Casey, Toomey Split on Immigration Bill
After a long battle, the Senate was finally able to pass the bipartisan “Gang of Eight” immigration reform bill yesterday. While the bill received the support of more than two-thirds of the chamber, by a 68-32 margin, Pennsylvania’s two Senators split on the vote.
Senator Bob Casey, along with all 53 other Democratic Senators, voted for the bill. Senator Pat Toomey, however, was one of the 32 Republican Senators to oppose the bill (14 GOP Senators supported the bill).
“Today, after many weeks of debate, the Senate passed the bipartisan Border Security, Economic Opportunity, and Immigration Modernization Act (S. 744). While this is not a perfect bill, I am pleased that members on both sides of the aisle have come together to fix our broken immigration system,” Casey said in a statement released after the vote.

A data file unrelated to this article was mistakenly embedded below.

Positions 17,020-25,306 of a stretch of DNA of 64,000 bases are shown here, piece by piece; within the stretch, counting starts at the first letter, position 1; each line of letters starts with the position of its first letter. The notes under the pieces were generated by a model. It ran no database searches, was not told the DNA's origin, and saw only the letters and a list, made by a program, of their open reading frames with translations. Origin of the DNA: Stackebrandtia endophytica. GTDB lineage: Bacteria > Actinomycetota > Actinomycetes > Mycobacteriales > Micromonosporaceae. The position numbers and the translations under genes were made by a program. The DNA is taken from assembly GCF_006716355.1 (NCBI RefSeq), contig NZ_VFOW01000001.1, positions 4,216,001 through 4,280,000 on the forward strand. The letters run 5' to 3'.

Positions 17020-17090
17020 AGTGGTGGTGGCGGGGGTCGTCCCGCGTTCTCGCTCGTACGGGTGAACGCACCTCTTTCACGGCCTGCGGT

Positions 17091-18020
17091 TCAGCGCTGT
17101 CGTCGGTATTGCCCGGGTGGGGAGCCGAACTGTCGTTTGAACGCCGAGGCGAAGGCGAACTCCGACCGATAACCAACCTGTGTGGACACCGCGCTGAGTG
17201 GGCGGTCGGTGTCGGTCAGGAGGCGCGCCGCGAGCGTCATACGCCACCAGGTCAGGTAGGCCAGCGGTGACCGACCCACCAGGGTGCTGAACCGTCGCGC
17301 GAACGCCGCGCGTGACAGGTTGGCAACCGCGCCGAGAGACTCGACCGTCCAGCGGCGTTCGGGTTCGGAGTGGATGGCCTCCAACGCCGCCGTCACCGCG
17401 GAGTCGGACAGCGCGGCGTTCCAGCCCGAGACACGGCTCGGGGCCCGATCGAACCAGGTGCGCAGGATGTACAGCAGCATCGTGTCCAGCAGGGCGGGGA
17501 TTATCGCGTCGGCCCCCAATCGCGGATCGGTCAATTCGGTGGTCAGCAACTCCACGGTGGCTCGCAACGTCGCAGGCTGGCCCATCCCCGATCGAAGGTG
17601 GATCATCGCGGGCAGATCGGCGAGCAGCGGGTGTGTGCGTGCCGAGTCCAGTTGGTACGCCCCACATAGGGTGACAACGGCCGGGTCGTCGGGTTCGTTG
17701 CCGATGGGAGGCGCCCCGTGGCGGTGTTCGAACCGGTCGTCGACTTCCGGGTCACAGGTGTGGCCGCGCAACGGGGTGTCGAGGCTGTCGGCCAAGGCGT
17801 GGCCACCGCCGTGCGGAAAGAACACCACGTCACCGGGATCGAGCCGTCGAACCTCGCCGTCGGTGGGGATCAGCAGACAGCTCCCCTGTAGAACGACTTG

“This bill will strengthen our borders, set forth a fair path to earned citizenship, reduce the deficit by $700 billion, and strengthen our economy.”
Senator Toomey had indicated beforehand that he was leaning against the bill. A statement issued after his vote against the Hoeven-Corker Amendment, which was designed to improve the border security provisions in order to appeal to more Republicans, illustrates some of his objections to the legislation.
“I voted against the Hoeven-Corker amendment to the immigration bill because it does not solve the fundamental problem of our current immigration policy and the underlying bill, namely, inadequate legal immigration and guest worker provisions for low-skilled workers,” Toomey said. “This badly flawed, back-room process has led to a flawed bill.”
The bill now heads to the GOP-led House of Representatives, which has pledged to further revise the legislation and where it’s fate – indeed whether it will receive a vote at all – seems far less certain.